In the Indian tradition, Triveni means the confluence of three major rivers: Ganga, Yamuna, and Sarasvati.
Here, it signifies India, Japan, and the rest of the world coming together to revel in haikai literature.
TRIVENI Haikai India wishes to thank the pioneers who set the stage for us, beginning with two of our great poets who first exposed haiku to the Indian audience – Rabindranath Tagore and Subramania Bharathi. Later, Prof. Satya Bhushan Verma, Prof. B. S. Aggarwala and Dr Angelee Deodhar worked tirelessly to popularise haiku, though mainly in the Hindi-speaking belt of northern India.
TRIVENI Haikai India
Kala Ramesh’s initiatives over the years culminated in founding INhaiku on 23rd February at the Haiku Utsav 2013. On this occasion, a group of like-minded friends came together to promote, enjoy, and move deeper into the beauty and intricacies of this art form.
In 2016 it morphed into a bigger community of haikai lovers and practitioners and came to be known as TRIVENI. Under the leadership of Kala Ramesh, TRIVENI became an 'activity hub' for all Japanese short forms of poetry and, as a result of increased levels of engagement, the need for a website was felt.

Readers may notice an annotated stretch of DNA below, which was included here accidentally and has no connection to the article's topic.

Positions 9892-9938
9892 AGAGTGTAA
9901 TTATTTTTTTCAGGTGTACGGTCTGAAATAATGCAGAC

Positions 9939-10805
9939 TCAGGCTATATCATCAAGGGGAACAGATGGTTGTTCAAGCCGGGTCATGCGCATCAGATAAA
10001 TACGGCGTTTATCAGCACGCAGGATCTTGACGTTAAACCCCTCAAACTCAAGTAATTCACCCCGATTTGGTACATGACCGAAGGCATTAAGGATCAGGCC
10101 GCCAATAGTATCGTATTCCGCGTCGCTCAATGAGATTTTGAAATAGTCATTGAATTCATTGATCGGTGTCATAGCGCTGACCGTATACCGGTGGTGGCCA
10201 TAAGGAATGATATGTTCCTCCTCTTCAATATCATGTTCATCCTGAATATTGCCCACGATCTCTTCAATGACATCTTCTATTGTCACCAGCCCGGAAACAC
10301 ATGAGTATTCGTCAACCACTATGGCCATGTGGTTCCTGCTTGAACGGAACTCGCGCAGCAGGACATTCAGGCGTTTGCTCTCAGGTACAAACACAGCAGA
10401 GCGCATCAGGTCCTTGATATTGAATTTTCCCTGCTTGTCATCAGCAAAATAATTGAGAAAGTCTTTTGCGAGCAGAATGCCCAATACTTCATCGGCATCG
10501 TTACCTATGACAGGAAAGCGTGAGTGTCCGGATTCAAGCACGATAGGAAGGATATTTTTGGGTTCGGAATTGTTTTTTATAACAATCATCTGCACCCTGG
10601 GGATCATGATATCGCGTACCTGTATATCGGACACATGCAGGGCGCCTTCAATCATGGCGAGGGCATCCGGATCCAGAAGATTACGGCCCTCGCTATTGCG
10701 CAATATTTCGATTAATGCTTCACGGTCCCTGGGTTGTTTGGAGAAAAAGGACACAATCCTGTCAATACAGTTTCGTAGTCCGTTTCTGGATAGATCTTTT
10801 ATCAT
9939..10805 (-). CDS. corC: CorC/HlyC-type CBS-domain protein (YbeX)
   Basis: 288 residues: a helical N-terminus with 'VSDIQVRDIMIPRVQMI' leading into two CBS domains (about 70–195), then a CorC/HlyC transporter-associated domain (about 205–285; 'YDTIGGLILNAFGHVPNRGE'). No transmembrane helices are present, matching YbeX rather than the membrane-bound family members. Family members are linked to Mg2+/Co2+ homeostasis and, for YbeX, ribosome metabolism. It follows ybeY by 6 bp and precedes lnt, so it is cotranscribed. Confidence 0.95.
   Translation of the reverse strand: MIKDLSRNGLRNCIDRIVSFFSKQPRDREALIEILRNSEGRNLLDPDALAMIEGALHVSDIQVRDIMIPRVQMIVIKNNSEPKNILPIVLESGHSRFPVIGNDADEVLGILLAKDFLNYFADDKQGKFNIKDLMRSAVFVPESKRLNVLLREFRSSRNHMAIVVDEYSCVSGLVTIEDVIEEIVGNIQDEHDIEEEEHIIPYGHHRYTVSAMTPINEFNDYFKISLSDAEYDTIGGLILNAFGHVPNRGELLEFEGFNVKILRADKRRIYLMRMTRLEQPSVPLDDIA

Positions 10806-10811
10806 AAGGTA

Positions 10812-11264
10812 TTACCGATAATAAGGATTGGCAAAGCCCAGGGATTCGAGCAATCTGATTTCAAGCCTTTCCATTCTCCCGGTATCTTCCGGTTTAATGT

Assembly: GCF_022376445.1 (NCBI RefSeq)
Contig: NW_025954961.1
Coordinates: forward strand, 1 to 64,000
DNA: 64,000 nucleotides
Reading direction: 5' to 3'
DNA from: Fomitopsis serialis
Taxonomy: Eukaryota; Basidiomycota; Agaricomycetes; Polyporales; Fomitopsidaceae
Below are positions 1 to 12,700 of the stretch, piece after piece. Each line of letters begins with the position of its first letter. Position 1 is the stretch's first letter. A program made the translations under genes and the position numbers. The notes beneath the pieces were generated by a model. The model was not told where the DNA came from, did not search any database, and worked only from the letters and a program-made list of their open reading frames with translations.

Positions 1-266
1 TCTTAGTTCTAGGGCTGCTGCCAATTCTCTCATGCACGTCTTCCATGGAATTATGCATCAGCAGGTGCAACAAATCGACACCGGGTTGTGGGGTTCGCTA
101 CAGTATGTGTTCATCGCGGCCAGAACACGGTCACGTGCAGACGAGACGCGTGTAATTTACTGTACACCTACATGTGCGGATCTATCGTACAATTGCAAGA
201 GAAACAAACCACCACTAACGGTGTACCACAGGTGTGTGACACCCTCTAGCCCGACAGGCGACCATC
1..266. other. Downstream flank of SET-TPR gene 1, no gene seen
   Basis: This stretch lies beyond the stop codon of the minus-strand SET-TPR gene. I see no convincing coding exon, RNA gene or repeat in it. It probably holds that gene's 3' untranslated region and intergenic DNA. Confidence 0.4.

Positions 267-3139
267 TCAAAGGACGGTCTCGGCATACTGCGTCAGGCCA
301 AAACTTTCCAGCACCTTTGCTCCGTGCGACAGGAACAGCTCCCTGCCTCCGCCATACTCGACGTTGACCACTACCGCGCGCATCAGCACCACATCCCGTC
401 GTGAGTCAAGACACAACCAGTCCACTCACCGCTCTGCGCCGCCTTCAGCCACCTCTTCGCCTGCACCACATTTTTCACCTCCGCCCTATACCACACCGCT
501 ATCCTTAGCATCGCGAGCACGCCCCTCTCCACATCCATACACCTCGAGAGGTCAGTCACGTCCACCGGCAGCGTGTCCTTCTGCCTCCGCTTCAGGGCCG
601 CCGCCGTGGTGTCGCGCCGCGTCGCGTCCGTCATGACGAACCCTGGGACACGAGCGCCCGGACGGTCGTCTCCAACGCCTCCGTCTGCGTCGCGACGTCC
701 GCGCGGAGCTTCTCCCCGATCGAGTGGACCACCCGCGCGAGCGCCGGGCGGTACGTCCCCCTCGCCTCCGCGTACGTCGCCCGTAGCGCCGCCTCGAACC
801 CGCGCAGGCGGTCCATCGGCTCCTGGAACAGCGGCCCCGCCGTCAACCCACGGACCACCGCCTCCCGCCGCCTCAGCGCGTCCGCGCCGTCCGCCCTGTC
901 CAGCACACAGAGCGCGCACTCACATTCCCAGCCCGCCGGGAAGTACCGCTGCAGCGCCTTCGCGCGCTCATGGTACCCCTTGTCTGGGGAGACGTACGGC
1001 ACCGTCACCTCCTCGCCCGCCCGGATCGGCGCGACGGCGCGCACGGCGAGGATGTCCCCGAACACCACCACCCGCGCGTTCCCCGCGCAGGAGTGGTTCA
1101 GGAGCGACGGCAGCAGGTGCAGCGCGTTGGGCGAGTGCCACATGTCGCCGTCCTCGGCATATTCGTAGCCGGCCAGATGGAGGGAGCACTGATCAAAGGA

What started as a beej (seed) in 2006 with the Haiku Festival in Pune has blossomed into TRIVENI Haikai India in order to include the growing number of Indians joining the haikai fold.
We thank Ashok Viswanathan for his Hoogly River photo on the home page.
Designed by our magic hands – Rohan Kevin Broach – TRIVENI Haikai India is here for you to behold and cherish in a new avatar!